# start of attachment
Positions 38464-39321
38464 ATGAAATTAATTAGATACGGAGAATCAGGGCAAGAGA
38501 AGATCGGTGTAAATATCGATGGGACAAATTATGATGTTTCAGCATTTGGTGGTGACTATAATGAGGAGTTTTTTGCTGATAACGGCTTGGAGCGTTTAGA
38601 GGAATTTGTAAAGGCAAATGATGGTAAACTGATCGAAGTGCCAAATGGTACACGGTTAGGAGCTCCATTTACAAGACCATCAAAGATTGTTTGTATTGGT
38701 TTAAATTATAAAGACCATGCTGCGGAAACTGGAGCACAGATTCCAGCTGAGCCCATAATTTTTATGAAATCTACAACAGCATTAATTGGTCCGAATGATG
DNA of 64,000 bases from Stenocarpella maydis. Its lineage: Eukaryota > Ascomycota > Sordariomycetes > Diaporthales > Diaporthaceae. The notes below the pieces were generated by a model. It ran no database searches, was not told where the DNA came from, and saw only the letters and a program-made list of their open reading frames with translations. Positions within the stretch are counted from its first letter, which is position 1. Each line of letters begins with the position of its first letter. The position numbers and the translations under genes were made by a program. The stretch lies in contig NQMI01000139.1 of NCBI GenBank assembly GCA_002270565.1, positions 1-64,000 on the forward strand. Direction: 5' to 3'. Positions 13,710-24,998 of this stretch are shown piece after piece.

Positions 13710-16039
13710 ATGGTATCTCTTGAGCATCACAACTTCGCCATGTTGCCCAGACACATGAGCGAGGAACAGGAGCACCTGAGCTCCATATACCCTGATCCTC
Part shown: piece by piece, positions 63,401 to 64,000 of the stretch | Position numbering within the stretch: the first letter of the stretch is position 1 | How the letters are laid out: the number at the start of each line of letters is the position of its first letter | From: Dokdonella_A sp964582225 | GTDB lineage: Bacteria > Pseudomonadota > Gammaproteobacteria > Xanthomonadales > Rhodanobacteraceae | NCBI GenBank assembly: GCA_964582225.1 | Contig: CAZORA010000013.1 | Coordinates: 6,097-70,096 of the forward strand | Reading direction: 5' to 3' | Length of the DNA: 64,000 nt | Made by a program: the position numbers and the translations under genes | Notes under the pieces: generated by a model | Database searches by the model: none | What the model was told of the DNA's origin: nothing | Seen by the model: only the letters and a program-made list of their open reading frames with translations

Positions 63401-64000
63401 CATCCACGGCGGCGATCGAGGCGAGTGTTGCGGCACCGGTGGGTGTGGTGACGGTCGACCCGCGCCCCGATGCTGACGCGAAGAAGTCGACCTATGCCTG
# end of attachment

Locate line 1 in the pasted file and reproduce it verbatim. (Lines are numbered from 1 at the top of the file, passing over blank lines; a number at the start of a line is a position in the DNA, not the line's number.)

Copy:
Positions 38464-39321